“Sometimes we find our inherent selves in youth. It is a recognition of something that at first is small within us, that we will grow into somehow” The Cat’s Table, Michael Ondaatje
I was struck by these thoughts. They have woven themselves into me, and they have pressed up against a barrier on the way out.
I am seeing a small girl standing on the tailgate of truck. (Is that right? Did we have a truck at that time? I do remember being high up.) She is standing with a brown rectangular box in her hands. A camera. Her first. As I remember this I am watching my younger self. One of those third person memories, where you are separate from the girl you are looking at, but you are also in her, and are her. Those memories can’t always be trusted. They are both real and not real. They ripple with distortion.
As you are protectively watching her, she glances over her shoulder, as if for reinforcement. As though you are her buttress. And you know that you are.
She is marking time. No. She is stopping time. Marking changes.
click. that click seems so quiet. a pause. these images she is making are just whispers in time. there are people here in the landscape, but is that what she is trying to hold on to?
Something tangible will remain. It will be a small paper square with a white border. The surface glossy. The white border is appropriate because it is a landscape of snow. White, grey and cold. On the cusp of a warmer season. (those people; what do they look like now?)
You can almost smell the plasticity of the brown box. The smell of the film. The acrid odour of a just-burned flashbulb. It is powerful, that particular sense. A sense that can send you back into a memory as fast as a swirling twister. One quick spiraling breath and you are there. Fleetingly. But in that snippet of time you remember that sensation.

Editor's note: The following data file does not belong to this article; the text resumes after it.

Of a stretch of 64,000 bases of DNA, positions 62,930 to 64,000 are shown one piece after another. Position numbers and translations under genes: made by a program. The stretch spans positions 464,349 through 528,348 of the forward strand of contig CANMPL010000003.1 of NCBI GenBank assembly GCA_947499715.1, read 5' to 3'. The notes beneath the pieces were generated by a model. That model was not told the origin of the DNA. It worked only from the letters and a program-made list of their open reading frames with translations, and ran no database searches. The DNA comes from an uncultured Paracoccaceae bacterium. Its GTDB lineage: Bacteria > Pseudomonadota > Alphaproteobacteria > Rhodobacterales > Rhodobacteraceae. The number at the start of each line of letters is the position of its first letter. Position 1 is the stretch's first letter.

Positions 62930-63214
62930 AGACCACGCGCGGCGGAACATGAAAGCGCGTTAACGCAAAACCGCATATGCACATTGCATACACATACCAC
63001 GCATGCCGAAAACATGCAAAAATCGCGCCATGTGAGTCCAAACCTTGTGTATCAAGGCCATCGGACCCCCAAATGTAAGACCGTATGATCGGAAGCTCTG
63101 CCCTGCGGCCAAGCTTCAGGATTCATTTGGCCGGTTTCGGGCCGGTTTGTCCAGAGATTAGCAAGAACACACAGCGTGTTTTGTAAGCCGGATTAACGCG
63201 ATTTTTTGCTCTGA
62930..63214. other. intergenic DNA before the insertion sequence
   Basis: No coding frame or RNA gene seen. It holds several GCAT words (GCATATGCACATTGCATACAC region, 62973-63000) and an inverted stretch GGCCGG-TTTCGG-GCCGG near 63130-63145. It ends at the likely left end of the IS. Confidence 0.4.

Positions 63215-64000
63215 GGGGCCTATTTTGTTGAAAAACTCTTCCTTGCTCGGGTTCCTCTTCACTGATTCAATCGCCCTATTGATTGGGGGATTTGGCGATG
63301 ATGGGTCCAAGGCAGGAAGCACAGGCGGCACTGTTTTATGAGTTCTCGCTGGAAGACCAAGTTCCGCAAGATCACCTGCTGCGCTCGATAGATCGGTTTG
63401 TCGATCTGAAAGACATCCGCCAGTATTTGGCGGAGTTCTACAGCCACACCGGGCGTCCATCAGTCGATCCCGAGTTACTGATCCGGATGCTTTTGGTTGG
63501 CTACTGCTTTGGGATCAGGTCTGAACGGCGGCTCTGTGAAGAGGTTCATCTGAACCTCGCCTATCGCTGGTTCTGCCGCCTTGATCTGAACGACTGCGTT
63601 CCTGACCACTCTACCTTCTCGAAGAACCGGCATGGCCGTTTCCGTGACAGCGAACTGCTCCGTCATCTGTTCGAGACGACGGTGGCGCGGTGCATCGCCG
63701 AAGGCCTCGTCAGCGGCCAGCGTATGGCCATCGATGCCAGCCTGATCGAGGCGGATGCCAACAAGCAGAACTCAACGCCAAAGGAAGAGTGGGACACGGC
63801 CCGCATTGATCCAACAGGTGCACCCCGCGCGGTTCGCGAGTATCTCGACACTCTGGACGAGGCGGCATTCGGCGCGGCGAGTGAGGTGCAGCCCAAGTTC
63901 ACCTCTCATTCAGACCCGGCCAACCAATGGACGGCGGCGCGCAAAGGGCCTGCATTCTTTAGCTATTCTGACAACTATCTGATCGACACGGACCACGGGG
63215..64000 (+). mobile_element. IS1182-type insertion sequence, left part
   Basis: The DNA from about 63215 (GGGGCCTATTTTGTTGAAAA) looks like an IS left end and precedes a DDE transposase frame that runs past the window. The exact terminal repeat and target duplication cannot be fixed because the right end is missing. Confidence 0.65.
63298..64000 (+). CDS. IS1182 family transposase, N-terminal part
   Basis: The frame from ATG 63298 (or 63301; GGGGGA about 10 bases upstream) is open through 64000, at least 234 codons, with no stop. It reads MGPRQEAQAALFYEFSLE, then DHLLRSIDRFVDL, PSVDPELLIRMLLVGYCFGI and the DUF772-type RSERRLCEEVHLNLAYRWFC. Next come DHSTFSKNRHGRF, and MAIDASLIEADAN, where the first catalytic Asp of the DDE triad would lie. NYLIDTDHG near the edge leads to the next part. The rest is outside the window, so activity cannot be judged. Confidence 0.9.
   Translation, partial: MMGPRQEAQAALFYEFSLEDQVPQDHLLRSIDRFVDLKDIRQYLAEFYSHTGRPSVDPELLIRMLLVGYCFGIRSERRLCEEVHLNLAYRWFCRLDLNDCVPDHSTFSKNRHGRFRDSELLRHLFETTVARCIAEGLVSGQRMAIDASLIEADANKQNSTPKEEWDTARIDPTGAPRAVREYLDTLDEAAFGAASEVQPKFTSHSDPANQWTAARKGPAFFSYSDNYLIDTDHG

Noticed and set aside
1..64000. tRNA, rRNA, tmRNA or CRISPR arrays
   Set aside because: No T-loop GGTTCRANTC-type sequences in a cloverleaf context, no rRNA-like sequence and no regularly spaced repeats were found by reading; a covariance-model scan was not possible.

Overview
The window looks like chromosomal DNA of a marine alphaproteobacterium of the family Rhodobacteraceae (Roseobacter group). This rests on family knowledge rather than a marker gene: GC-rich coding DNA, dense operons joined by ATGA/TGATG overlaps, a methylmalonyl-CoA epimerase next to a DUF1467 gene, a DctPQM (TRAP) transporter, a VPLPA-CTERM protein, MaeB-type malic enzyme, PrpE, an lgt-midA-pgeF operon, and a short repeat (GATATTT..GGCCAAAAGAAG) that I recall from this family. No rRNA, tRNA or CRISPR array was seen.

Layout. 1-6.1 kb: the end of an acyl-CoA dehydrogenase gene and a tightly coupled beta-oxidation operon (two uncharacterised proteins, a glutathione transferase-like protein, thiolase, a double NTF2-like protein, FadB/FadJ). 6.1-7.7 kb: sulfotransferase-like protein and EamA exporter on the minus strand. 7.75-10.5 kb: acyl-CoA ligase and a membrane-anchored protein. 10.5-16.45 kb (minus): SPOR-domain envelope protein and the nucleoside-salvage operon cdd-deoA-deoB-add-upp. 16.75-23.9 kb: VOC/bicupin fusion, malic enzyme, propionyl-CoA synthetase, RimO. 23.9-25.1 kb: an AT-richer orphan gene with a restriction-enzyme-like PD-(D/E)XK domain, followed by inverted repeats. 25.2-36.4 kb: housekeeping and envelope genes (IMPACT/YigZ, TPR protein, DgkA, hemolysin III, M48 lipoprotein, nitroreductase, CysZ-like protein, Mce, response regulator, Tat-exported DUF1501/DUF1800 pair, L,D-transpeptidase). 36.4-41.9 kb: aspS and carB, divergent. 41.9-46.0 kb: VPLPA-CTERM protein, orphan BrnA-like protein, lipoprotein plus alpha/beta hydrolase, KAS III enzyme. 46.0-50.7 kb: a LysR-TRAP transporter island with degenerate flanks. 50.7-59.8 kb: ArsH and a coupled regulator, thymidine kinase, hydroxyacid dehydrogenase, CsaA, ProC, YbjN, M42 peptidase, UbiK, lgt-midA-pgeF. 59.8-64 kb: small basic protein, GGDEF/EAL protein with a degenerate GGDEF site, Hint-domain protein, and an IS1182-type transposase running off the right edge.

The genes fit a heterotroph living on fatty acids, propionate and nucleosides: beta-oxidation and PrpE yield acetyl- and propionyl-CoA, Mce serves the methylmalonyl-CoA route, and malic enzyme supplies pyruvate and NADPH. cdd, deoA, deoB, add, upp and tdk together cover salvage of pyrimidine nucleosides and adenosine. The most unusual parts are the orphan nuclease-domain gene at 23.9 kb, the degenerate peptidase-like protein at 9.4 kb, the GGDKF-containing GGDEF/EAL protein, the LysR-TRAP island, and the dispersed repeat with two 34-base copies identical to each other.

The power of pausing time. Shaping images.
click. it is a quiet place this marking of moments. are they shaped to her favour? if the memories can’t be trusted, can the images? are they too, manipulated by time? it doesn’t matter. she is fond of the layers that time settles on these moments, she is easily pulled into the riddles. click. exhale. she is still lost in this visual space. still at times, glancing over her shoulder. i am watching her, still.
© Karen McRae, 2012
I was beside the river a couple of days ago and glimpsed dark slipping movements out of the corner of my eye. The observer was being observed. A few moments later I was almost face to face with this little mink. Just an arm’s length away. We are, apparently, mutually curious creatures.
The mink slipped away into a crevice. “Come”, I said gently. And briefly, it returned.
I am always a little awed by these fleeting brushes with nature.
Of course some wild things are easily coaxed to your hand…
Ground squirrels in the British Columbia mountains. Someone has been ignoring the “Do not feed the wildlife” signs; they were very comfortable posing in front of the camera.
Our backyard chipmunk. Simultaneously bold and skittish.
And the birds. It’s hard to describe the feeling of an almost weightless chickadee perched so gently on your fingertips. A bit blissful.
All images © Karen McRae